28 June 2012

Batmobile History Part II: The Golden Age (1941-1949)

It's 1941 and Pulp fiction is making way for the new kid on the block.

In my last installment I mentioned how writer Bill Finger and artist Bob Kane had originally devised for the mysterious Bat Man to fly over Gotham in a large "Bat Gyro".  While that made for a great visual, it probably was hard to contrive ways for him to get down to the scene of the crime.

Eventually, he was gonna need wheels.



The original Batmobile, circa Detective Comics #48 (1941)
The Golden Age of the Batmobile started in 1941 when Bob Kane and Bill Finger first coin the name "The Batmobile", with a red sedan with a bat-shaped Hood ornament.  Batman and Robin are all smiles  as they two-fist their way through thugs and The Joker.  Design-wise, the car appears based on a 812 Cord with an extended nose.  Perhaps Batman meant to reinforce the front end as a battering ram?

Plenty of space for a Bat-cape to blow in the wind...

Shortly thereafter, artist Jerry Robinson steps it up and designs the first Batmobile of note.  Remarkably, he jettisons most everything from the Batmobile Mark I and starts anew, using a sedan as the base car, with a scalloped dorsal fin and menacing bat shield on the hood as a proper method for bursting through garage doors.

The Batmobile as of BATMAN #5 (1941)
 Mr. Robinson's design influences 70+ years of Batman art.  It stays as the feature Batmobile, with only slight alterations, for 9 years.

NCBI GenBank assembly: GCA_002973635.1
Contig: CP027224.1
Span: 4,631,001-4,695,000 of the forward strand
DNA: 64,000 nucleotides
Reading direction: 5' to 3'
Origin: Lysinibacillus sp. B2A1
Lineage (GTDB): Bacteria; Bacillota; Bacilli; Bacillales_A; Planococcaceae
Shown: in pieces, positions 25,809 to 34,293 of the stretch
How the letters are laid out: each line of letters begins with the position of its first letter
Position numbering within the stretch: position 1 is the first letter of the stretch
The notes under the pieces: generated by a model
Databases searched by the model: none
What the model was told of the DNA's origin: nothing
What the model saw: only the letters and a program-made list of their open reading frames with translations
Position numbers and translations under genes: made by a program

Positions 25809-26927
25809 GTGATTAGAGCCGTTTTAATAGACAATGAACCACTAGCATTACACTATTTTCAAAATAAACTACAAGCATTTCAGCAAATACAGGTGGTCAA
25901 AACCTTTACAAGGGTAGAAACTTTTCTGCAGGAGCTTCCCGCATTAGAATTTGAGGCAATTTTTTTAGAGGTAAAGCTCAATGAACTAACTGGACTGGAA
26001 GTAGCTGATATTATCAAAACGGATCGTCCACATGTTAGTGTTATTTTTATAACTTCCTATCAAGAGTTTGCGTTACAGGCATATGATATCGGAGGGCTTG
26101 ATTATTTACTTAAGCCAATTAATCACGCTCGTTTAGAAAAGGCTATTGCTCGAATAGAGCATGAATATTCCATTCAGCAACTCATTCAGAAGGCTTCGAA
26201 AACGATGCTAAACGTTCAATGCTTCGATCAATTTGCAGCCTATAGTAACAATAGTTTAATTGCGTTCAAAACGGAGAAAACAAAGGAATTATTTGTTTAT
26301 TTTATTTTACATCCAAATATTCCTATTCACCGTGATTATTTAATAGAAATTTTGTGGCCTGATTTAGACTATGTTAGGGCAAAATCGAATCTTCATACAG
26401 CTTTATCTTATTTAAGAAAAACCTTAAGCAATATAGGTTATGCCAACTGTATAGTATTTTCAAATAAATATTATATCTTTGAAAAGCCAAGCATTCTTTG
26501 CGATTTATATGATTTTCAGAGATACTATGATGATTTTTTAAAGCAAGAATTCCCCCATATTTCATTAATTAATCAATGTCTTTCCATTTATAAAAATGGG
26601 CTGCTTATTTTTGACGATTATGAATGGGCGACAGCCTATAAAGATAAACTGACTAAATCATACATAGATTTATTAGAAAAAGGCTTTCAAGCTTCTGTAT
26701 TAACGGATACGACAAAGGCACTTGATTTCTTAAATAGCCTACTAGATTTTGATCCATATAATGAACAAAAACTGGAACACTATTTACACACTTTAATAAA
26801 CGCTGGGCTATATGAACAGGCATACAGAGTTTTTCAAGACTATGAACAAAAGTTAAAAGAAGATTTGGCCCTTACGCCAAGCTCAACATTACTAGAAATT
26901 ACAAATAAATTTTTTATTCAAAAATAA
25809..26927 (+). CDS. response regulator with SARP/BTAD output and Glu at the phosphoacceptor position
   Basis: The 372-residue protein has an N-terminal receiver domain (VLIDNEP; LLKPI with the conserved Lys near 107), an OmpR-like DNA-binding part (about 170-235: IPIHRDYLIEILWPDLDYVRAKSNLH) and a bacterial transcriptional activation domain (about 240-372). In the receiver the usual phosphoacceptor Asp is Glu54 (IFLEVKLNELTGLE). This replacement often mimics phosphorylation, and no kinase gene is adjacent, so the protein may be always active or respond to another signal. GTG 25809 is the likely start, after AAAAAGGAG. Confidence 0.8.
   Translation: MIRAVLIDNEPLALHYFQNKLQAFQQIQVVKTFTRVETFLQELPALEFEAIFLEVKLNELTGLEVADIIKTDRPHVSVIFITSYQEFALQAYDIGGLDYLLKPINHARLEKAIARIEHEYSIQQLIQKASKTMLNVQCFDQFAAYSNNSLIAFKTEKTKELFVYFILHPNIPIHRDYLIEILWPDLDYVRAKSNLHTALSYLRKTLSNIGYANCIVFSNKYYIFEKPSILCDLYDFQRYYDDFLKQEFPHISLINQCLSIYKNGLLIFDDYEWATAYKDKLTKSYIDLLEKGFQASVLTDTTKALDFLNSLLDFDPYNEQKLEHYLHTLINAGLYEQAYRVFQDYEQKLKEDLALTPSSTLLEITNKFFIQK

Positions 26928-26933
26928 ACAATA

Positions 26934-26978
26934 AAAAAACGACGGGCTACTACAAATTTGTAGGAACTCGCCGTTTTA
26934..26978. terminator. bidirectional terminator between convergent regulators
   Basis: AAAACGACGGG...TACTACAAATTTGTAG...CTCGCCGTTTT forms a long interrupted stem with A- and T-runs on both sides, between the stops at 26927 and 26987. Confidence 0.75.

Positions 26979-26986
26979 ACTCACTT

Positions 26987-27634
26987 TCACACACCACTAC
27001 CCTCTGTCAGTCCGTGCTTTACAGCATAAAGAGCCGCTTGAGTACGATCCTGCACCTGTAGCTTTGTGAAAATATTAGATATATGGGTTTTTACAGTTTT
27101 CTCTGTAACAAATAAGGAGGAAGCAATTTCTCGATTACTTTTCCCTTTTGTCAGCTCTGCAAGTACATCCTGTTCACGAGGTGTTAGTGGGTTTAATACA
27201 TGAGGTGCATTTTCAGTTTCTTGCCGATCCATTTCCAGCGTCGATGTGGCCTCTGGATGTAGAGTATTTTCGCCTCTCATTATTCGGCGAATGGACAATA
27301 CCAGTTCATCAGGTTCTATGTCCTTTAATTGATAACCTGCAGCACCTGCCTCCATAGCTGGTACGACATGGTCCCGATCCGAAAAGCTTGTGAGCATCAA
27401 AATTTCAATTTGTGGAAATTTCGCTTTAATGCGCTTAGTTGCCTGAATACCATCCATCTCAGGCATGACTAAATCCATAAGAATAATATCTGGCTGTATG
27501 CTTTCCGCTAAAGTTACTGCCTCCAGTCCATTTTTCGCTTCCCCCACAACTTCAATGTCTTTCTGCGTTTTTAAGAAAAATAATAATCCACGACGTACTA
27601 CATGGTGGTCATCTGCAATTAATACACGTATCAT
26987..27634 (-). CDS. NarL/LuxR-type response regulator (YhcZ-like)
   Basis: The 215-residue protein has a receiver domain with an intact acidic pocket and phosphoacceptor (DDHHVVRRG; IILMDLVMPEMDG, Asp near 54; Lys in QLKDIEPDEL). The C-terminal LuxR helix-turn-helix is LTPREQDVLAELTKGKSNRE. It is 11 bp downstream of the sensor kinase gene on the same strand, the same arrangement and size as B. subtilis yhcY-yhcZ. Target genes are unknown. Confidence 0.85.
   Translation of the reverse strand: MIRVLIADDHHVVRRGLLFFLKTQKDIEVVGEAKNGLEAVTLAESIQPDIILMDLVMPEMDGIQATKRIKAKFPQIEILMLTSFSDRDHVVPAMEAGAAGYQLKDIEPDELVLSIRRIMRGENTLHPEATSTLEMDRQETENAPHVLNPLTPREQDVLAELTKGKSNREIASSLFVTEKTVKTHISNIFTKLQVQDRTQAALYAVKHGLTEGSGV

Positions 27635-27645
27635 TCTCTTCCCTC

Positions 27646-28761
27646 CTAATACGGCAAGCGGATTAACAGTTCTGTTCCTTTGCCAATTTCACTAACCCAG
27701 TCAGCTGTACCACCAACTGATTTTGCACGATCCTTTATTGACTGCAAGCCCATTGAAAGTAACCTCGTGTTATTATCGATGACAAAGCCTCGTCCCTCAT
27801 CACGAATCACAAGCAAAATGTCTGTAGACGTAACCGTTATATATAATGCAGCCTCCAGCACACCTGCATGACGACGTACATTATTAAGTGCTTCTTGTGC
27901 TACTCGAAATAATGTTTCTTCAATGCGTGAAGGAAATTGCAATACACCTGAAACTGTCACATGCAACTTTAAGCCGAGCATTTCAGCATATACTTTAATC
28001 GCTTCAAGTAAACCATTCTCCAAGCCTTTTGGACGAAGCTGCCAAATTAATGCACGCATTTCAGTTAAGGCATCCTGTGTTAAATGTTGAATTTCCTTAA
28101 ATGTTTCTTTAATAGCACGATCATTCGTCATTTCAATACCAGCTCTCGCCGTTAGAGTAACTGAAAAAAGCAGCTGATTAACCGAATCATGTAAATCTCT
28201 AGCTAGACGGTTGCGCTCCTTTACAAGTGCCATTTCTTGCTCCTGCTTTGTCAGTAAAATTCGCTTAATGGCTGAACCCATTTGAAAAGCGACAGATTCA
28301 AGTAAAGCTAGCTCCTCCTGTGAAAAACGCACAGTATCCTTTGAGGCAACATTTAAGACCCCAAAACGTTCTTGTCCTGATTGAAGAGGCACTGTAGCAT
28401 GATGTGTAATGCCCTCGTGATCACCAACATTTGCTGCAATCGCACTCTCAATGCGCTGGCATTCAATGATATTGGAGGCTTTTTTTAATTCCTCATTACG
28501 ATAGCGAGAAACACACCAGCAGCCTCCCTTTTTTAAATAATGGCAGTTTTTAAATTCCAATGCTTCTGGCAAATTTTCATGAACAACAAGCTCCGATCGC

The last time red is used in a Batmobile design until 1966
In the Golden Age of comicbooks, Batman flourished.  The Batman legend became established: While occasionally fantasy-oriented, Batman and Robin were crime fighters, taking on the mob and an outlandish rogues gallery.  The Batmobile was a solid fixture in their arsenal of justice, including the Batarang, Batcave, Batsignal, and Batplane.

BATMAN comics expanded into several comic publications including BATMAN, DETECTIVE COMICS, and WORLD'S FINEST.  He also enjoyed a daily newspaper comic.  Whereas Bob Kane took sole credit for all of the art produced for these publications, it was becoming increasingly clear that a number of artists contributed significantly to this work.

1949: The beginning of something different from artist Dick Sprang 

In 1949 artist Dick Sprang introduced a slight variation to the Batmobile.  Possibly inspired by the Hudson Commodore, the new Batmobile emerged as a sleek and powerful sedan with rear wheel skirts.
Over the last decade, the Mark II Batmobile was often drawn without the red pinstripes.  Here, Mr. Sprang returns to the two-tone concept with a bright blue highlight.  For the first (and last) time, the Batmobile was depicted as having amphibious abilitles.  Perhaps that fastback was hiding some real horsepower?

The Batmobile Mark III, as it appeared in Detective Comics #142 (December, 1948)

A design feature that was played with during the Golden Age was a "Bat-head" emblem, most notably on various Batplanes.  This was invariably short-lived, as most folks could figure out it was Batman's car or plane without it.

The Batmobile Mark III lasted about 6 issues.  Artist Lew Sayre Schwartz filled in on an issue or two and went back to the traditional Batmobile.   It was short lived, but a herald of what was to come.

In the span of a decade, Batman went from vigilante pulp hero to super-lawman.

In the early months of 1950, Dick Sprang would define the next era of Batman facing a bright future.

The first 10 years of Batmobiles!

COMING SOON: Batmobile History Part III: The Atomic Age (1950-1963).



2 comments:

  1. Hanging out in that garage would have been a ton of fun, but that's a whole lotta oil changes!

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